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Have you given any thought to how much getting there is in thanks giving?

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“Thanks” is what you say when the Starbucks clerk hands your venti-latte-extra-whipped-cream through the drive-up window.

But the thanks I’m talking about is the kind that’s much more intentional than automatic. It’s an act of appreciation, filled with meaning and sincerity. That’s the kind of gratitude that pays back in spades, according to research by Martin Seligman, Ph.D., director of the Penn Positive Psychology Center at University of Pennsylvania.

Seligman, the author of the book Authentic Happiness, asked 411 people as part of a study to perform one of six tasks that supposedly would make them feel an elevated sense of well-being. Among the tasks was one that required writing a letter of thanks to someone who had been especially kind to the writer, but who had never received his or her expressed gratitude.

Part two of the assignment was to deliver that letter in person and stay while the recipient read it silently. Seligman found that of all the positive tasks assigned, the gratitude option delivered the highest boost to the happiness of study participants and the most significant reduction in symptoms of depression. What’s more, the subjects who chose the gratitude task were still enjoying the benefits after one-week and one-month follow-ups.

I decided to test the Happiness Doc’s theory by trying out his gratitude experiment—write a thank-you letter to someone who has shown me kindness but never received my thanks, hand deliver it, watch him read it.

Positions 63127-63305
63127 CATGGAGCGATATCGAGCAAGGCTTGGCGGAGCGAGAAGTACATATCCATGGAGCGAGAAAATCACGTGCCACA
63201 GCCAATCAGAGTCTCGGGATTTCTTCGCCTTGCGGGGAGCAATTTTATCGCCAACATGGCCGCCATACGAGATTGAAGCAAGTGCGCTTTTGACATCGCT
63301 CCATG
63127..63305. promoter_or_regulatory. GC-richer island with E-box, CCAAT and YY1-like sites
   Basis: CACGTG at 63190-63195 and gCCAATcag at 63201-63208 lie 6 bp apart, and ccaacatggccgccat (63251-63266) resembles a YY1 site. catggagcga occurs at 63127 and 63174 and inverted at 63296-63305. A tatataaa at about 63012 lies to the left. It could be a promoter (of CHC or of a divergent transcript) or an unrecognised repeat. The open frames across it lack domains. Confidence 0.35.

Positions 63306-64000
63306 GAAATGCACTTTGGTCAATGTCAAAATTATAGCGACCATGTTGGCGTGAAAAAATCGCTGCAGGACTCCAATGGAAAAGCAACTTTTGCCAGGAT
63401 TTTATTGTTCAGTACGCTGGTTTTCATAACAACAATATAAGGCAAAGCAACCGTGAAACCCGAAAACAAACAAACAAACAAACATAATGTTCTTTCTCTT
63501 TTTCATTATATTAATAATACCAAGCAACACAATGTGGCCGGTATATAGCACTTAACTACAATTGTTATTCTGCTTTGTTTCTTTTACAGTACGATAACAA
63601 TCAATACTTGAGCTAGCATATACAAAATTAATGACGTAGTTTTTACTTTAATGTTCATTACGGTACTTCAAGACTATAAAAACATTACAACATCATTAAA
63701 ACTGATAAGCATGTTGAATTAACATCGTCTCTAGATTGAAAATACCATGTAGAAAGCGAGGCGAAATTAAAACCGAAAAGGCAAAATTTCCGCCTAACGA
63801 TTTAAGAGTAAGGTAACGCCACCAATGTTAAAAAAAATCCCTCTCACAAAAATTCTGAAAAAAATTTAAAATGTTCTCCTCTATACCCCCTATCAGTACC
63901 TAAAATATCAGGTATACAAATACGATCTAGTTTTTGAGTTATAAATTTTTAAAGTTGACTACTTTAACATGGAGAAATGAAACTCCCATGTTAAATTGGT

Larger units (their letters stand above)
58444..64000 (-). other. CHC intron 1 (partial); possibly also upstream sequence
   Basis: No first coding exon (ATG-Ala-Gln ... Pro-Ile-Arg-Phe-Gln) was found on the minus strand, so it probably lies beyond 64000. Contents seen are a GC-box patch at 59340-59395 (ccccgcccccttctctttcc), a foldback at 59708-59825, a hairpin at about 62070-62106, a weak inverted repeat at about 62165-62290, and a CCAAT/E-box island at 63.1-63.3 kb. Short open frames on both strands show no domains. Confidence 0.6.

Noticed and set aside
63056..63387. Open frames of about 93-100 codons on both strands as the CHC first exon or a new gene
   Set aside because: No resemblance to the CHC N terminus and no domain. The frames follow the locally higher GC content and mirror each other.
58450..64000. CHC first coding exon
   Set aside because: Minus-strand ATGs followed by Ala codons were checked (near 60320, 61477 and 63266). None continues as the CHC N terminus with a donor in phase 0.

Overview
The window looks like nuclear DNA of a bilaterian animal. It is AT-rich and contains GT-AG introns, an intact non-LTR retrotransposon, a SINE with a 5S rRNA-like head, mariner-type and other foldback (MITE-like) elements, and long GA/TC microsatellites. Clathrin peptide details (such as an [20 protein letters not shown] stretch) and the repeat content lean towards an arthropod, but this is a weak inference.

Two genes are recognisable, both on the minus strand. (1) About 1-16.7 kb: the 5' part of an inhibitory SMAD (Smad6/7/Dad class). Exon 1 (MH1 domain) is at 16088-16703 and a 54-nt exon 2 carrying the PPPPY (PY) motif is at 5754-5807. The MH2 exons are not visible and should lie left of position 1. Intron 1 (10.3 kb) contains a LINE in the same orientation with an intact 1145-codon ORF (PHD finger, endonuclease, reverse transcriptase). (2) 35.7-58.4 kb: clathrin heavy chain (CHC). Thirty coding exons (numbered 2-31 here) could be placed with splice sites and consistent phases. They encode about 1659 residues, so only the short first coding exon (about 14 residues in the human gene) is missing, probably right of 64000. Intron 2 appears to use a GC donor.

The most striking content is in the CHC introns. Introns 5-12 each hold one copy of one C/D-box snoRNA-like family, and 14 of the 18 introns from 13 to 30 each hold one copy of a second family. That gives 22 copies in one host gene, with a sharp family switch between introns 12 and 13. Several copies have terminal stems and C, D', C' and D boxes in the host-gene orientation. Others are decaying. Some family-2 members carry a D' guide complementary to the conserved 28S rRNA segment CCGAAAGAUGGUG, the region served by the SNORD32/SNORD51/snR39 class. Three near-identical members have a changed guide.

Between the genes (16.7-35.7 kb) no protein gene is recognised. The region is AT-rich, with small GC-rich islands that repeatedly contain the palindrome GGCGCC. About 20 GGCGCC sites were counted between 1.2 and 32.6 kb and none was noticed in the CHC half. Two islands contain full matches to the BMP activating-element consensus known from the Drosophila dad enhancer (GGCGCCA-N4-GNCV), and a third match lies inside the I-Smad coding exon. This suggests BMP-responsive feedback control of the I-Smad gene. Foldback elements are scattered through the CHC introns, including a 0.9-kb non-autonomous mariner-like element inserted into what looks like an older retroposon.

I chose my old Scoutmaster, Bryon Breese. That man taught me stuff while I was under his tutelage that I use every day and a lot of stuff I’ll probably never use but that’s cool to know nonetheless.

I can start a roaring fire with a piece of flint and an old pocketknife, tie a bowline, a sheetbend and a timber hitch with my eyes closed. I know how powerful simple courtesy can be and the value of measuring twice before you saw. I taught one of my daughters how to keep a canoe straight with a j-stroke this past summer because Byron Breese taught me how 40 summers ago.

So, I wrote my letter of gratitude long tardy. But here’s the thing: I didn’t hand-deliver it. I couldn’t. I tear up easily. It would be an awkward mess, and I couldn’t put the old man through that. Besides, letter writing and letter reading should be an intimate affair, not a performance.

But the result mimicked Seligman’s findings. I felt an incredible lift while writing the letter of thanks, handwritten, then again while licking the stamp. And then, again, a month later when I received a thank-you letter from Scoutmaster Breese.

University of California researcher Sonja Lyubomirsky, Ph.D., believes intentional acts that make us feel gratitude are powerful tools for a healthy psyche. In her book The How of Happiness: A Scientific Approach to Getting the Life You Want, she argues that 50 percent of a person’s degree of happiness is genetically set, while just 10 percent is due to life circumstances—are you rich or poor, healthy or unhealthy—leaving 40 percent to be determined by behavior.

That means you and I can significantly influence our own happiness by doing something, not just thinking, about it.

You’ve had a coach, a teacher, a good friend who did something significantly nice for you. Pick up a pen. And, man, you don’t have to hand-deliver it to experience the getting in the thanks giving.

Postscript: My Uncle Byron Breese died last year. I feel so grateful that he received my letter, and my thanks in person, before he passed. Don’t wait to thank someone who has given so much to you.

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